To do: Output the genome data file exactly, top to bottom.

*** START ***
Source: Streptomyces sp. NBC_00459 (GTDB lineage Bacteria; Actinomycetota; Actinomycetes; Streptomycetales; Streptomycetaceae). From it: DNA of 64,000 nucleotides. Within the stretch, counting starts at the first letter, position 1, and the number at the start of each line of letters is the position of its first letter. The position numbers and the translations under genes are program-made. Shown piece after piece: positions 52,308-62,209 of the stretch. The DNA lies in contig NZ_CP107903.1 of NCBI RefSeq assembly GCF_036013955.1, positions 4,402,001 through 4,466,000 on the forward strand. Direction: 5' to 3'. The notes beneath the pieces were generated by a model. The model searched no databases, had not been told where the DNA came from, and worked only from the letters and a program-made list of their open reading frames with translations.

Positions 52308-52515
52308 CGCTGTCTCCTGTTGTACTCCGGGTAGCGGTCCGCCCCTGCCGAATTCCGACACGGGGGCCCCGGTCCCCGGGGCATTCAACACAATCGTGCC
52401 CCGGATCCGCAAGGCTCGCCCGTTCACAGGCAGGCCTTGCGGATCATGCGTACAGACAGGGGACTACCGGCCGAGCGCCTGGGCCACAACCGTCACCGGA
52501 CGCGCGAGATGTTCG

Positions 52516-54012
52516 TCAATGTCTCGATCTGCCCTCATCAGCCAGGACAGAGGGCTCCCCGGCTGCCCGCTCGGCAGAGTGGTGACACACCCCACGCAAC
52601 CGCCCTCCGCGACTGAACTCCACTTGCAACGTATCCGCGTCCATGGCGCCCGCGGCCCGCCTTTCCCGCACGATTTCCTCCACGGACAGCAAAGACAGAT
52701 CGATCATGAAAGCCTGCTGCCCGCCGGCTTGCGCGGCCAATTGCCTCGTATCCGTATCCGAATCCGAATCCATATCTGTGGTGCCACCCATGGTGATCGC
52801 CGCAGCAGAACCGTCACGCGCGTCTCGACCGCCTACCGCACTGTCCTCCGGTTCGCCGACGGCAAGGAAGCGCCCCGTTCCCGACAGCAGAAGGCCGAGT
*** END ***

Source: Streptomyces sp. NBC_00459 (GTDB lineage Bacteria; Actinomycetota; Actinomycetes; Streptomycetales; Streptomycetaceae). From it: DNA of 64,000 nucleotides. Within the stretch, counting starts at the first letter, position 1, and the number at the start of each line of letters is the position of its first letter. The position numbers and the translations under genes are program-made. Shown piece after piece: positions 52,308-62,209 of the stretch. The DNA lies in contig NZ_CP107903.1 of NCBI RefSeq assembly GCF_036013955.1, positions 4,402,001 through 4,466,000 on the forward strand. Direction: 5' to 3'. The notes beneath the pieces were generated by a model. The model searched no databases, had not been told where the DNA came from, and worked only from the letters and a program-made list of their open reading frames with translations.

Positions 52308-52515
52308 CGCTGTCTCCTGTTGTACTCCGGGTAGCGGTCCGCCCCTGCCGAATTCCGACACGGGGGCCCCGGTCCCCGGGGCATTCAACACAATCGTGCC
52401 CCGGATCCGCAAGGCTCGCCCGTTCACAGGCAGGCCTTGCGGATCATGCGTACAGACAGGGGACTACCGGCCGAGCGCCTGGGCCACAACCGTCACCGGA
52501 CGCGCGAGATGTTCG

Positions 52516-54012
52516 TCAATGTCTCGATCTGCCCTCATCAGCCAGGACAGAGGGCTCCCCGGCTGCCCGCTCGGCAGAGTGGTGACACACCCCACGCAAC
52601 CGCCCTCCGCGACTGAACTCCACTTGCAACGTATCCGCGTCCATGGCGCCCGCGGCCCGCCTTTCCCGCACGATTTCCTCCACGGACAGCAAAGACAGAT
52701 CGATCATGAAAGCCTGCTGCCCGCCGGCTTGCGCGGCCAATTGCCTCGTATCCGTATCCGAATCCGAATCCATATCTGTGGTGCCACCCATGGTGATCGC
52801 CGCAGCAGAACCGTCACGCGCGTCTCGACCGCCTACCGCACTGTCCTCCGGTTCGCCGACGGCAAGGAAGCGCCCCGTTCCCGACAGCAGAAGGCCGAGT